River Lea/Bow Creek The Lea winds itself generally southwards towards the Thames TQ 39505 81448 Canning Town on the Essex bank of Lea/Bow Creek. This was, and is, a heavily industrialised area together with a very down market housing area with markets, shops, cinemas, pubs and many charitable and missionary organisations. In the 2000s public transport has been transformed and much housing renewed, and it is an area in a great deal of change. Post to the west Poplar Post to the south Leamouth and Dome Post to the east Canning Town, Butchers Road Post to the north West Ham Station Appleby Road The road is named after a local ARP warden who was killed during the Blitz. A pre-war suburban ideal is demonstrated in this West Ham estate. Barking Road It was built by the Commercial Road Turnpike Trust from the East India Docks eastwards. Now the A124 it formed part of the original A13 before the building so the East Ham and Barking Bypass in 1928. It was widened as part o
Post to the south Woodside Post to the east Birkbeck Post to the north Anerley Albert Road This road is the earliest built here, first listed in 1855, and although the Croydon Canal was no longer in use it influenced the alignment of the road. From the junction with Portland Road looking the curve of the road reflects the line of the old canal which was to the north of the houses. It is named after Albert, the Prince Consort. 74-76 Stanleybury . Very large three-storey semis. Built for William Stanley, who moved to 74 in 1867. William Stanley’s works in South Norwood was complimented by his local philanthropy. His site is now a close of modern flats. Accidentally demolished. 67 small trading estate and MOT centre . At one time this was home to a theatre transport specialist. St.Mark . This was the first church in the area and is the parish church by G. H. Lewis. The nave was built in 1852 and the church was extended in 1862 and in successive years until 1890. It is in Kentis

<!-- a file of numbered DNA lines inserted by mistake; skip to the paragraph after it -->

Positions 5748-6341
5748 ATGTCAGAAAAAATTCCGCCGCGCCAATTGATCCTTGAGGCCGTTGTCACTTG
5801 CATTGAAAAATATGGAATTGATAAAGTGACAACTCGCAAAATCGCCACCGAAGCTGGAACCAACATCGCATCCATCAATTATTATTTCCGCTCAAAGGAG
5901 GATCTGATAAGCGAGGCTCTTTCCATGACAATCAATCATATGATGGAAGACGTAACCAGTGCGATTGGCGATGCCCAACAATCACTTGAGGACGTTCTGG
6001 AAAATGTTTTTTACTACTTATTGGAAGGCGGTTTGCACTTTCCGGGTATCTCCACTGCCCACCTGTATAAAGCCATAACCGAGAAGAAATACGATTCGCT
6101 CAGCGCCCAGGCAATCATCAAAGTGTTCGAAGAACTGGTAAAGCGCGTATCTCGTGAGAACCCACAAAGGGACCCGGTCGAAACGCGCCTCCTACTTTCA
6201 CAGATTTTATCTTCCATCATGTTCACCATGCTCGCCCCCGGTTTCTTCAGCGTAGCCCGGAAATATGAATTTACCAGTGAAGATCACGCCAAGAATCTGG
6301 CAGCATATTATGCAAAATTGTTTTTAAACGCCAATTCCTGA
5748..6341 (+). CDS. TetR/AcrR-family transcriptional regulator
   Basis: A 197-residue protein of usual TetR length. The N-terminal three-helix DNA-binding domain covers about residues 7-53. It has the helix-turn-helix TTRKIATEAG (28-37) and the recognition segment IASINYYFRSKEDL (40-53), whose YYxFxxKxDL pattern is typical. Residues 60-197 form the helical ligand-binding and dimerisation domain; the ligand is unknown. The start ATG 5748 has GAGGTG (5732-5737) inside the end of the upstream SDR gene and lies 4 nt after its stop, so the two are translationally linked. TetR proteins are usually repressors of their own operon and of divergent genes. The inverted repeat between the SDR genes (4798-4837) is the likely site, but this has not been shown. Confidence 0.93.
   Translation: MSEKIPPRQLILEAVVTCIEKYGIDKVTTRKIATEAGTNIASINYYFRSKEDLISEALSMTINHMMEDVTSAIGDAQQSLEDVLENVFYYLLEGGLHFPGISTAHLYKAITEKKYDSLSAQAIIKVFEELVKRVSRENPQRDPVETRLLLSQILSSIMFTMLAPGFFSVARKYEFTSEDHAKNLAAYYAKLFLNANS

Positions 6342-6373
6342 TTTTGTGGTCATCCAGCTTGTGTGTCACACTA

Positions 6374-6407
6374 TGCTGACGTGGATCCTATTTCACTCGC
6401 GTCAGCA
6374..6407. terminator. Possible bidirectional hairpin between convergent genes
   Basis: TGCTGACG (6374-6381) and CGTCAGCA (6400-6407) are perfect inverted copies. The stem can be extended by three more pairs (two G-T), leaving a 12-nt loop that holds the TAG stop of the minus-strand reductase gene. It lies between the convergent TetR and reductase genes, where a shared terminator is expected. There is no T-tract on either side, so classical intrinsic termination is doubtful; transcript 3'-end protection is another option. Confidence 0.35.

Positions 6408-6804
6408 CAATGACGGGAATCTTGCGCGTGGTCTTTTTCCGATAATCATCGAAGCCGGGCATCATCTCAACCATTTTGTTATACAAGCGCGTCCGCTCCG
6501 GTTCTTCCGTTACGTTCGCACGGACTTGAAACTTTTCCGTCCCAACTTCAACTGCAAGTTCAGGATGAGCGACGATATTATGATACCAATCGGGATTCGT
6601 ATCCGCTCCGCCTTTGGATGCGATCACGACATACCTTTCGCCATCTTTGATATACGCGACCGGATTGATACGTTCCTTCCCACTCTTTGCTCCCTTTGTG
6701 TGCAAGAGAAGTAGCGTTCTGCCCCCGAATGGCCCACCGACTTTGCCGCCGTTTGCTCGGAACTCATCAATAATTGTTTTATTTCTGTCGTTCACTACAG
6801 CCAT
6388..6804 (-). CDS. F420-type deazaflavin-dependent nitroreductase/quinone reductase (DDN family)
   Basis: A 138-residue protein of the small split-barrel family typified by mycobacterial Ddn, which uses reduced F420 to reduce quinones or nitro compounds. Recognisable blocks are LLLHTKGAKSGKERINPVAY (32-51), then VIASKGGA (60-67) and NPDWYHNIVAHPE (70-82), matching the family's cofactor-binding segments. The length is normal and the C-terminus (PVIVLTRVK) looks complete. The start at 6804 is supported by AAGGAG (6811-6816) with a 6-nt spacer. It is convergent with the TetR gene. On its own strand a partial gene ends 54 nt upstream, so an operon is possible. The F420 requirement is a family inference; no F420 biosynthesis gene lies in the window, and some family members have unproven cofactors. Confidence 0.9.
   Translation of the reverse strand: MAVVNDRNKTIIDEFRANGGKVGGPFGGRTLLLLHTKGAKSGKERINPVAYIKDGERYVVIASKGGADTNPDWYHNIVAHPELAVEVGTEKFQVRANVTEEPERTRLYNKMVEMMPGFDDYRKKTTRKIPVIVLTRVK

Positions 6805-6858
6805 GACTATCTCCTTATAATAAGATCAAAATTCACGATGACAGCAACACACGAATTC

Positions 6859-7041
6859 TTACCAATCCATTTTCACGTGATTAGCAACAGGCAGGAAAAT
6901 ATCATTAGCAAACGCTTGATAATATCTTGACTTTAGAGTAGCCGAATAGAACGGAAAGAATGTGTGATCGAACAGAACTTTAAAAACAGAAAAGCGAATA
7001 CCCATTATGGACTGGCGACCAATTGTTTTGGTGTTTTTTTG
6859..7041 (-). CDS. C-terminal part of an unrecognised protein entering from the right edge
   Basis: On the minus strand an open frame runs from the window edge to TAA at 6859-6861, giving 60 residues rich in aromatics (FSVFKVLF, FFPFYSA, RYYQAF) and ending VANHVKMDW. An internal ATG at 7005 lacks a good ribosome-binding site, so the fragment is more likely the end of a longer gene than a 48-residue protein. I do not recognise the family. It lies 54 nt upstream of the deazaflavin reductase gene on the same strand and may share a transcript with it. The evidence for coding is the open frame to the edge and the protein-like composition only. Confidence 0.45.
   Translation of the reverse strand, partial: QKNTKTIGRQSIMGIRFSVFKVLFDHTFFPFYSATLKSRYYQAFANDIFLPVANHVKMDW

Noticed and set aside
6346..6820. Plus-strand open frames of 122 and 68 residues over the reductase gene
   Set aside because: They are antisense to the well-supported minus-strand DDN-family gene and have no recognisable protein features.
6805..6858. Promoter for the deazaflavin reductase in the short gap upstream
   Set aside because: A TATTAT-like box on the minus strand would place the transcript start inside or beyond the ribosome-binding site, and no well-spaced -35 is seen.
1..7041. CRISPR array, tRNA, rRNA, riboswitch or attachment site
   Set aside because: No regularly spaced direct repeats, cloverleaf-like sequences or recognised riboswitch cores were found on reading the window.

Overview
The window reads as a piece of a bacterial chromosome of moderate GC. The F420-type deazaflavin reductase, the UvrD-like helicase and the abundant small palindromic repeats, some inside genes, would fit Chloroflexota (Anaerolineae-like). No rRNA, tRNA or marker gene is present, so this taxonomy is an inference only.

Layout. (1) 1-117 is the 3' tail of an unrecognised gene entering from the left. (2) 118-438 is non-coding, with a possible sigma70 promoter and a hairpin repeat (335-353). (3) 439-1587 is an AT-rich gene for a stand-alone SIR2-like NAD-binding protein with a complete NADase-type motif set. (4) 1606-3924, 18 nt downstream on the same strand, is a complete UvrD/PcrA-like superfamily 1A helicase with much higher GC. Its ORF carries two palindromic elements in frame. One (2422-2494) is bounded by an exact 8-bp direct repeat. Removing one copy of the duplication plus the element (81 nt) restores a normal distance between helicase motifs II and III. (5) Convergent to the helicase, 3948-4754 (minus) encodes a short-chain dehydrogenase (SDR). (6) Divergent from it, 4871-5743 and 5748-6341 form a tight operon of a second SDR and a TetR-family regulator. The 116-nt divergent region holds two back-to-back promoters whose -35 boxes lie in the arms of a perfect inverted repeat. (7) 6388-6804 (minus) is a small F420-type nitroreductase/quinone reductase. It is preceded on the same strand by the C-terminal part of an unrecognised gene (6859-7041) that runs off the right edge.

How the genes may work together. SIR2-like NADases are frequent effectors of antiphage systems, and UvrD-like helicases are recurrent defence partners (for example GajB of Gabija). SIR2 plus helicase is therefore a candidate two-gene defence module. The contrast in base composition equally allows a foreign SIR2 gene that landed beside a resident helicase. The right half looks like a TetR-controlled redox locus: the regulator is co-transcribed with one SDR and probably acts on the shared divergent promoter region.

Post to the west (north west quarter) Mile End Post to the west (north east quarter) Post to the east Bromley by Bow Post to the north Old Ford Addington Road Addington Arms . Pub dating from the 1860s. It does not appear to be still there. Police stables . From 1938 twenty horses were located here. These stables were built in moderne style white concrete by police surveyor Gilbert Mackenzie Trench. There is a stable at the back as well as tack rooms and a chimney for the forge – there was a full time farrier. Above are two flats for married police officers. The white concrete wall is original. Alfred Street 1-5 Inland Revenue Office . Sold off 1981. Has been used as a college an as offices Almshouses Way, This was once called Priscilla Street. 1 Drapers' Almshouses . These were built in 1706. What remains is a brick group of four tenements with central raised and pedimented chapel. They were restored in 1982 but were originally part of a larger group funded by